Isolated eye hospitals should stock principal general medical texts. 9.11 Additional facilities Trainees should have a room for study, and should have access to a computer. A surgical skills laboratory is a valuable ancillary training resource. Appropriate instrumentation and a microscope should be available, and trainees encouraged to use the facility. The facility may be provided at unit or regional level. 10. Quality assurance and inspection process for OST programmes: 10.1 PMETB currently perform Deanery based visits taking place every 5 years. They will be preceded by a detailed process of information gathering both at the Deanery level and the individual Hospital level. More than one specialty is involved in the PMETB-lead Deanery visits. 10.4 PMETB also envisage there may be the need for additional visits in between the regular 5 year Deanery visits: these would be if there were any serious concerns about the standards of training in a particular Hospital or in a Deanery as a whole. These are called “Triggered Visits”. 10.5 In addition it is expected that the Deanery itself will have in place its own robust procedures of information gathering in relation to its ST programmes, and may also where appropriate perform its own inspections on units in the Deanery. These inspections may also involve members of the Training Committee of the RCOphth. 10.6 The College Regional Adviser has a very important role in acting for the College in helping the Deanery to provide high quality ophthalmic training. For more information on the role of the College Regional Adviser see Annexe A. 10.7 The College is developing a process of College Faculty Support to aid and provide guidance locally to the College Faculty of Regional Adviser, College Tutors, and the Deanery STC. 10.8 This guidance may change as PMETB further develops and refines its procedures. See PMETB website for the current guidance and standards. 11. OST for Academic trainees: 11.1 As part of the MMC changes there are new plans for academic medical training. In brief these consist of specific academic training programmes, with a new post of Academic Clinical Fellow for new entrants to the start of specialist training, and a more senior post of Clinical Lecturer. The programme combines academic research work with a clinical programme, which ultimately leads to the CCT. The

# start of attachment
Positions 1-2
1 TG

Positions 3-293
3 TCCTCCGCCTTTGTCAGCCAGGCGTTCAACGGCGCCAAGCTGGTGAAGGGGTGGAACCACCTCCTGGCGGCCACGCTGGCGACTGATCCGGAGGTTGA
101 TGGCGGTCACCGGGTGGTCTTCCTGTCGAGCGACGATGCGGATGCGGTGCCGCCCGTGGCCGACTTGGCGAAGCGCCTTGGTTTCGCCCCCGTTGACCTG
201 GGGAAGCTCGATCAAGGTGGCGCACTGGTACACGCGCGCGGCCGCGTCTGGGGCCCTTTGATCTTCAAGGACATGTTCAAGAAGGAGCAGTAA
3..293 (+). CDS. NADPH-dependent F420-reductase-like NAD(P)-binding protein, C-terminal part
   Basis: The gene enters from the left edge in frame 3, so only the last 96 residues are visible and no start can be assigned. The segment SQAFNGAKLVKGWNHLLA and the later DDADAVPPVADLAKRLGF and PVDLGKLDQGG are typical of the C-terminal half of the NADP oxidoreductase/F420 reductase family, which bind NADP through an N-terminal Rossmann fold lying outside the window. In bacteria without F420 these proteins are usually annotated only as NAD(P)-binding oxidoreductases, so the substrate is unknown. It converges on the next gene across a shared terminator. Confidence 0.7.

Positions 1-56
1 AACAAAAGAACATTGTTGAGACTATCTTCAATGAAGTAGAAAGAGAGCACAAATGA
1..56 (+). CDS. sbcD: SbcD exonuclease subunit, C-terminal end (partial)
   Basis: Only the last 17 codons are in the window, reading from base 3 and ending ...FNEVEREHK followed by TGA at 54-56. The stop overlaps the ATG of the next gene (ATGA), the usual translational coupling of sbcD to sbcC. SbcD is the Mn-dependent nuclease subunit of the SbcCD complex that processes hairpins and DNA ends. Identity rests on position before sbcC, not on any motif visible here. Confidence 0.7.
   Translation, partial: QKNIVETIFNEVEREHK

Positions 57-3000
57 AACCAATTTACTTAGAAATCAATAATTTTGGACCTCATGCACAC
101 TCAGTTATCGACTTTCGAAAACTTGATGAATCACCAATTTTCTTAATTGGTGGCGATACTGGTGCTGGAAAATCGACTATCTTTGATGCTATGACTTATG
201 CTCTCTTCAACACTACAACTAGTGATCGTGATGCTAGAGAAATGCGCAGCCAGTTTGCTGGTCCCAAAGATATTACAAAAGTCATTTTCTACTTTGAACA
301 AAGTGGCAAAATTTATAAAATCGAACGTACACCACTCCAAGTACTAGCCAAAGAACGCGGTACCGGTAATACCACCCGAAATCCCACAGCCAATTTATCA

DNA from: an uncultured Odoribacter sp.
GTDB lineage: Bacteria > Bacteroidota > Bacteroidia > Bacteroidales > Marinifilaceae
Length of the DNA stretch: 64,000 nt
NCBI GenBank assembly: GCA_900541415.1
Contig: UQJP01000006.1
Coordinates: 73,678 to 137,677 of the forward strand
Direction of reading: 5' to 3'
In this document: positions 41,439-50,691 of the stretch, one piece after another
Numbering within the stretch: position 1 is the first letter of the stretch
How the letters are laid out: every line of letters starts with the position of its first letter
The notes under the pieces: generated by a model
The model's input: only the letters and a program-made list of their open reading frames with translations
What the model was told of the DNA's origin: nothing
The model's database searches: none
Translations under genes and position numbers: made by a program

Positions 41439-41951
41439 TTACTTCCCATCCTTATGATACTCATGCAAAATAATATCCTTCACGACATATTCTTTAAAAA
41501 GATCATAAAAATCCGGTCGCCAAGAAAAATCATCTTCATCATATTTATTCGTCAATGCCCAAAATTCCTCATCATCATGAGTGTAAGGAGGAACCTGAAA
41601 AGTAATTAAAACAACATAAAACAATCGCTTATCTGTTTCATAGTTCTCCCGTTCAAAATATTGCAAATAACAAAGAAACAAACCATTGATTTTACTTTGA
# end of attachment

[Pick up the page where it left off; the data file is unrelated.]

Deanery, the host Trust, and the participating University will run these programmes jointly. The National Coordinating Centre for Research Capacity Development coordinates and partly funds these programmes. More information is available from: and 11.2 It is recognised that academic trainees may have a lighter clinical load than their non-academic colleagues, but in general, provided that the sessional commitment is not radically different, a prolonged training may not be necessary. Where it is important for an academic trainee to undertake less than 5 clinical sessions per week, he/she should consider a flexible programme of training. Academic trainees like all trainees on OST programmes progress by achieving the competences set down in the curriculum and their total time in training, as for all trainees, will depend on how they progress through the curriculum. 11.3 Academic trainees must be prepared to rotate as flexible trainees do and to include a minimum period of 6 months in a DGH. It is recognised that, in some centres, this might put constraints upon the research programme and that, for this reason, some centres may not be able to train junior academic staff within the OST programme. Similarly, academic trainees must participate in all parts of the training programme and care should be exercised by the designated training supervisor and STC that such individuals have experienced a balanced training by the time they apply for the CCT. 11.4 See also Gold Guide 6.81 to 6.90 and 6.103 to 6.108. 12. Research counting towards CCT: 12.1 The College continues to support and encourage trainees who wish to conduct research as part of OST. Any plans must first have the full support of the Deanery. See also the separate College guidance on TSCs which includes advice on Out of Programme Training. 12.2 Up to 6 months time counting towards CCT arising from research may be recommended for approval by the Training Committee of the RCOphth. 12.3 The maximum total time that may count towards CCT arising from all research and Out of Programme Training in the form of a TSC is 12 months. Thus if 6 months time arising from research is granted then only an additional 6 months arising from a TSC can be counted towards CCT.